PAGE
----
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No Easy Fix For Untangling Web of Critical Dependencies


The Change Healthcare ransomware attack shows it's difficult to map out - or even identify - the systems that would have the biggest impact if attacked.

As healthcare providers, hospitals and patients continue to reel from the impact of the Change Healthcare ransomware attack, private and public sector cybersecurity officials are pointing to the incident as a stark reminder of how interconnected systems can have widespread impacts. But mapping out and pinpointing those critical entities - and all the moving parts and pieces that make them up - is a complicated process.

During a Wednesday event hosted by the Foundation for Defense of Democracies, Jen Easterly, director of the U.S. Cybersecurity and Infrastructure Security Agency (CISA), said that it was important for the U.S. government to sit down with healthcare sector stakeholders and the Department of Health and Human Services, in order to get a better idea of how to highlight companies “that are much more critical than we actually were expecting.”

“That work is continuing, we will be doubling down on that work with the authorities coming out of the National Security Memorandum,” said Easterly. “But it just illuminates the fact that we have to have an understanding of global supply chains and where impacts can be felt most seriously to the American people.”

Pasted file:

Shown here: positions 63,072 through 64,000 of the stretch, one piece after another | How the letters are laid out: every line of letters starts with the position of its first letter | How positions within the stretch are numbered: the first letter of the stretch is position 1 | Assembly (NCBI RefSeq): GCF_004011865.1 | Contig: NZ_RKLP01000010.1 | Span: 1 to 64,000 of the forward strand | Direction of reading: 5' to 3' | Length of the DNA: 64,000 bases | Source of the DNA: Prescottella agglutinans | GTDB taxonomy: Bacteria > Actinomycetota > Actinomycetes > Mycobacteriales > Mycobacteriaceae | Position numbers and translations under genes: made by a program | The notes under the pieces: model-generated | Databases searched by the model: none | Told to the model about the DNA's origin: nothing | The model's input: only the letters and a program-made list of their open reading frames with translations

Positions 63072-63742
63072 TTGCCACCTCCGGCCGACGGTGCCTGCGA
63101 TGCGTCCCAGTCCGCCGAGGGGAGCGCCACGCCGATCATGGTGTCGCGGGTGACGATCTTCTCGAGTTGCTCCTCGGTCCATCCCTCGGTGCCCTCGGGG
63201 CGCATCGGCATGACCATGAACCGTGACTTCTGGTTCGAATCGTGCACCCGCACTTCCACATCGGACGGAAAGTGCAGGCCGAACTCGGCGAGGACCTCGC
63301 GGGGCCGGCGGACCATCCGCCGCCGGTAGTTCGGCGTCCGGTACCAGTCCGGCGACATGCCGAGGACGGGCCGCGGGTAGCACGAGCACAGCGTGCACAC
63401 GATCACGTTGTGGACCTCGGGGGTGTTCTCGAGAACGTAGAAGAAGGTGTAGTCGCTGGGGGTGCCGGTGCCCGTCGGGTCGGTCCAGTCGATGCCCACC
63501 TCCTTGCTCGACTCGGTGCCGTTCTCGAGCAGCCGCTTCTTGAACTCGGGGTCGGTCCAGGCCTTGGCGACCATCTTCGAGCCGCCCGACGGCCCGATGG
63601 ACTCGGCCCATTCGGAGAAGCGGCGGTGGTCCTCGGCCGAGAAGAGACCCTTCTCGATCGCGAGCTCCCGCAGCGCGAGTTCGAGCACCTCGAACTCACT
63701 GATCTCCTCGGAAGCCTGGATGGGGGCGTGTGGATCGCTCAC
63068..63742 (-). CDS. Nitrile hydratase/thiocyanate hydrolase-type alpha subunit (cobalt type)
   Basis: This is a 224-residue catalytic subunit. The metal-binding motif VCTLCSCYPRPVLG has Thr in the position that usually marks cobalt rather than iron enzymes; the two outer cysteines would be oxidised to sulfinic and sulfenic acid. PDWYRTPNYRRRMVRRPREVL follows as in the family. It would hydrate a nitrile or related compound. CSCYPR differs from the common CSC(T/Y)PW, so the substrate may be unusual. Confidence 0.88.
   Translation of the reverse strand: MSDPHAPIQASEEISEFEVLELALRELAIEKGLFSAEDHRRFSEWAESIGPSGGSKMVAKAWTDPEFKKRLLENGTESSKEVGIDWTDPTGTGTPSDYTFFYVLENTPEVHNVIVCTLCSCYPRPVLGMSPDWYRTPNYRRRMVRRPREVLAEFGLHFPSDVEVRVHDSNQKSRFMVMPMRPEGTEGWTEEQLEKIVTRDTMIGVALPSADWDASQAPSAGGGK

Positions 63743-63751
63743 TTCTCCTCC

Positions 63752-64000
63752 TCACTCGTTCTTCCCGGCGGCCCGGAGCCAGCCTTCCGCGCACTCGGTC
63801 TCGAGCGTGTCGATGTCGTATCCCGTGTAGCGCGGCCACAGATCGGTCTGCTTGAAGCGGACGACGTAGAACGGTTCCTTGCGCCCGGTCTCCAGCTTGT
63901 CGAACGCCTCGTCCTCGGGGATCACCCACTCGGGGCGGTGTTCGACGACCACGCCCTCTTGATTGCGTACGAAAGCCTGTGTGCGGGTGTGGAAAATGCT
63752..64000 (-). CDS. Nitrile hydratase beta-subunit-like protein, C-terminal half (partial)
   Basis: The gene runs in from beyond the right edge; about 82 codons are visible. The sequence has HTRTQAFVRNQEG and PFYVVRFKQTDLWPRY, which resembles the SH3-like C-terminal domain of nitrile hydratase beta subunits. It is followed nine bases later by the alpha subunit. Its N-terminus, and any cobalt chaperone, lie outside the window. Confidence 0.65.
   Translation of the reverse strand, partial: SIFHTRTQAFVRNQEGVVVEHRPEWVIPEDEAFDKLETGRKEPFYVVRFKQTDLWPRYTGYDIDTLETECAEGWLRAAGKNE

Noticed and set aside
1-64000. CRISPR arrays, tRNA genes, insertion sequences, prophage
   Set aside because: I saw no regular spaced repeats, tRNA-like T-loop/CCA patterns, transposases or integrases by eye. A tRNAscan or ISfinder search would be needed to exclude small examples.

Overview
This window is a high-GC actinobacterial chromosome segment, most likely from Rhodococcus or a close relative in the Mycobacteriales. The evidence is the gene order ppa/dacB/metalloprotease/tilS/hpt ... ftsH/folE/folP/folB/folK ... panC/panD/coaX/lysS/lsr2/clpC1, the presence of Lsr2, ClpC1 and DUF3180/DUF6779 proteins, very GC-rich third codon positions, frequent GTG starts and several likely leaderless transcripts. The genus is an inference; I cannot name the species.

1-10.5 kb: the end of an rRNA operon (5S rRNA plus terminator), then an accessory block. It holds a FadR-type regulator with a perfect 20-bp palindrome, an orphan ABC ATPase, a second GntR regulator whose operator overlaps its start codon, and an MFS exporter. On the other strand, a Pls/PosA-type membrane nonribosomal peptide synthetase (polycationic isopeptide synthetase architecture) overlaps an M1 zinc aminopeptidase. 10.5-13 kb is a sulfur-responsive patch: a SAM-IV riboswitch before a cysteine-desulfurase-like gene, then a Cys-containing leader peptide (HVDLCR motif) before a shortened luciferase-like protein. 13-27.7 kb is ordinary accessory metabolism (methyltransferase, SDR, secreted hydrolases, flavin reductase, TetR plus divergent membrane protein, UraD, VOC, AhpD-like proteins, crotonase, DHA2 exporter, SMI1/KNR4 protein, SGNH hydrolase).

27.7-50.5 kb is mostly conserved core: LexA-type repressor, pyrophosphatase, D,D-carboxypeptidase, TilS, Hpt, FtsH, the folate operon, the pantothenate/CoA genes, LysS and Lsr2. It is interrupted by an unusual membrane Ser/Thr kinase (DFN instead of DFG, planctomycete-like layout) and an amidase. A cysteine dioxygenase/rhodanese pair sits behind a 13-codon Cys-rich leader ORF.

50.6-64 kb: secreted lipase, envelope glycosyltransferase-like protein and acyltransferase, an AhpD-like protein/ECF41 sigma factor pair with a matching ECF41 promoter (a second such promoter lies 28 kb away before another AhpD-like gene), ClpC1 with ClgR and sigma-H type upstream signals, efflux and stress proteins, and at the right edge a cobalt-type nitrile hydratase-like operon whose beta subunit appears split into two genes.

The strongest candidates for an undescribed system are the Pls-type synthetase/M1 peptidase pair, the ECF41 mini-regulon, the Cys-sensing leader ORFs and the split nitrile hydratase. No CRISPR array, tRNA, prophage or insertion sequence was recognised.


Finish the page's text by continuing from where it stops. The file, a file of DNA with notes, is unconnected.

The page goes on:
Easterly said that the government had created a list of less than 500 organizations that, if disrupted, could trigger a detrimental impact to national security, economic security or public health and safety. However, even within the individual organizations on that list, various complex layers of subsidiaries and subfunctions exist. Change Healthcare parent UnitedHealth Group, for instance, has scooped up a tangle of healthcare companies over decades, ranging from technology healthcare services company Optum to health information technology and data firm Ingenix. With all of these organizations under its belt, UnitedHealth said it works with partners and providers to support 152 million individuals - but as the Change Healthcare incident shows, pinpointing the company's specific services and their various influences on patients, providers and hospitals isn't so simple.

“When the Change Healthcare [attack] happened, I went back and looked at that list,” said Easterly. “You saw the parent company, obviously one of the biggest companies, [and that] would be something we would think about as a systemically important entity, but Change was not part of that.”

National Critical Infrastructure Observatory

Understanding the weaknesses of the U.S. critical infrastructure ecosystem was one of the focuses in the Wednesday event, which was centered on a report released last month by the President’s Council of Advisors on Science and Technology (PCAST), a federal advisory of 28 thought leaders appointed to give advice around science, technology and innovation policy. The report, “Strategy for Cyber-Physical Resilience: Fortifying Our Critical Infrastructure for a Digital World,” looked in part at taking steps to improve the cybersecurity defenses across critical infrastructure sectors.